Lottery-Based Financial Incentives to Increase Physical Activity
Kevin Volpp, MD, PhD
Jack Heuer, EdD
Lisa Wesby, MS
National Institute on Aging
Physical activity is associated with many health benefits, including reduced rates of cardiovascular disease, diabetes, hypertension, and obesity. However, more than 50 percent of adults in the United States don't achieve enough regular physical activity to obtain such benefits.
We designed a six-month randomized controlled trial to test the effect of lottery-based financial incentives in increasing physical activity. We partnered with the University of Pennsylvania Human Resources Department and enrolled 209 overweight and obese employees to participate in the study.
Participants were given a goal of achieving 7,000 steps per day and were randomly assigned to a control group or one of three different lottery-based incentive arms. Participants in the simple lottery arm had a 1 in 4 chance of winning $5. Those in the jackpot arm had a 1 in 400 chance of winning $500, and those in the combined lottery arm had an 18 percent chance of winning $5 and a 1 percent chance of winning $50.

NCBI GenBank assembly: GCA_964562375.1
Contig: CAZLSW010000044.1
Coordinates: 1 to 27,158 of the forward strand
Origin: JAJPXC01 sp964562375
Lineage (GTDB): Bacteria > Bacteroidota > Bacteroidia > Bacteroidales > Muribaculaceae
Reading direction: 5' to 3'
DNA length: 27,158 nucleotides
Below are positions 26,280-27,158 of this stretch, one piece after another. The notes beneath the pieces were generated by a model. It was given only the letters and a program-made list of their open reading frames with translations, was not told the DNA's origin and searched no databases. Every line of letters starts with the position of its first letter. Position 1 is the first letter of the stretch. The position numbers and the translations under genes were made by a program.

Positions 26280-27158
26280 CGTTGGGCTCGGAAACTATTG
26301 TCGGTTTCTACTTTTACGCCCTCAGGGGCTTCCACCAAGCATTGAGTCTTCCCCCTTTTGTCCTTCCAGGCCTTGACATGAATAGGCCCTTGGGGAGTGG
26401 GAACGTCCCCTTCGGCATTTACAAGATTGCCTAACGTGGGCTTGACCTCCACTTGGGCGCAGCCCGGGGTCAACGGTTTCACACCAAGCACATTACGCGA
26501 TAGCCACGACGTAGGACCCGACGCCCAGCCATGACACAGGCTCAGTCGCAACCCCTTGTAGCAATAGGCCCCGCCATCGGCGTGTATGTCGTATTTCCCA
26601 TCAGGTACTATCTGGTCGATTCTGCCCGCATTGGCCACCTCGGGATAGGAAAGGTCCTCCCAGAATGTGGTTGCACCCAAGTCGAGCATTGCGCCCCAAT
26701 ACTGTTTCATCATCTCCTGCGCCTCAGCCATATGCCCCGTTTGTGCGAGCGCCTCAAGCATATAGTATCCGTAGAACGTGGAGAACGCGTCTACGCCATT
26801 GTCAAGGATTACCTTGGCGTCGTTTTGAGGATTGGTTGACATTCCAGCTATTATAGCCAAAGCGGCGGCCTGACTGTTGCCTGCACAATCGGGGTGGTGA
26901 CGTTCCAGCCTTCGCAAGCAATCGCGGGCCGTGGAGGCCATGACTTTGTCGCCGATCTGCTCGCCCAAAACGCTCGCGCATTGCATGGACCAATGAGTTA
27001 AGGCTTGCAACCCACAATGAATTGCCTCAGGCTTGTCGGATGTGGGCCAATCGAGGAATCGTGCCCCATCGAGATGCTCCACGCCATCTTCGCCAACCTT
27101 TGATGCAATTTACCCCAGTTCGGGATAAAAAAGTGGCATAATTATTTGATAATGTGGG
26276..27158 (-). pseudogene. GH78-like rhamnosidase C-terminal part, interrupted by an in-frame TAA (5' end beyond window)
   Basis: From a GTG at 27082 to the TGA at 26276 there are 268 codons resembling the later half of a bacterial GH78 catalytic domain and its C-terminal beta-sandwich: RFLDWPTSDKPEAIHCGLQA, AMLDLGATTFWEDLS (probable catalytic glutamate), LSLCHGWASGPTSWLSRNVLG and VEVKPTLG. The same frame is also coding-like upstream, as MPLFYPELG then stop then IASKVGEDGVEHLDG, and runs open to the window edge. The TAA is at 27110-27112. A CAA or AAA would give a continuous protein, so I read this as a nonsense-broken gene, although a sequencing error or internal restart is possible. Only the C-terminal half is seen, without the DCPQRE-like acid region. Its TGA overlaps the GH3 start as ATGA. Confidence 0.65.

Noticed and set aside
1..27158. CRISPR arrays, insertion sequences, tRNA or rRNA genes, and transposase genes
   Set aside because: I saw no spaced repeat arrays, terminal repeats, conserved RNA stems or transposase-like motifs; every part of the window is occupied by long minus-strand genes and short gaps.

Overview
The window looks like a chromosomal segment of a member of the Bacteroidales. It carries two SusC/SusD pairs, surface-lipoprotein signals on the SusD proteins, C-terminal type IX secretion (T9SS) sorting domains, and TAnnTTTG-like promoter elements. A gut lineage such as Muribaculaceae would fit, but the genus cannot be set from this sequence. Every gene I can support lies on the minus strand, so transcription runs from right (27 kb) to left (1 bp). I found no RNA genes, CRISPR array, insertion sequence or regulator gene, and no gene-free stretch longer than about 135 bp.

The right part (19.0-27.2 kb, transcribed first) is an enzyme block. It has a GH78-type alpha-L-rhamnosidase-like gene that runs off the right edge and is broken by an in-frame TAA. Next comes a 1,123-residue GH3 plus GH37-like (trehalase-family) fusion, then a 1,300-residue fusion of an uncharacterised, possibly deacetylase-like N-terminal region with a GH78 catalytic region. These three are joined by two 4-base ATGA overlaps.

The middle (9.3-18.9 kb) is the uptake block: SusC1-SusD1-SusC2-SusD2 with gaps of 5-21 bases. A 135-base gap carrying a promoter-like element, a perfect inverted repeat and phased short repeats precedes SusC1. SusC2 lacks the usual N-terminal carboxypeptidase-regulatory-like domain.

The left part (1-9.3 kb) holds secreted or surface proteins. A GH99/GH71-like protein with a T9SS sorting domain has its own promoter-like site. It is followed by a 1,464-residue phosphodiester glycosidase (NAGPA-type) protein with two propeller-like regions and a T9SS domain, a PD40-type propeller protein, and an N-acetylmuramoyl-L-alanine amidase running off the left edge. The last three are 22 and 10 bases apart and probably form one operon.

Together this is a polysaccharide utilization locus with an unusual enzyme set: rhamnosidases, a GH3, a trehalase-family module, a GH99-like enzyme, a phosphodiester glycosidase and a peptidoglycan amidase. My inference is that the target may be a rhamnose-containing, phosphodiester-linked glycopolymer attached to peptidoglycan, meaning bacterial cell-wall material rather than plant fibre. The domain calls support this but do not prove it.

Participants in all incentive arms received financial incentives for 13 weeks and were subsequently followed for 13 weeks without incentives. All participants tracked activity using their smartphones.
In the simple and jackpot lottery arms, there was no difference from the control. However, the combined lottery proved effective at increasing physical activity, with 38 percent of participants achieving 7,000 steps per day compared to 26 percent of participants in the control arm, a 12 percentage point increase.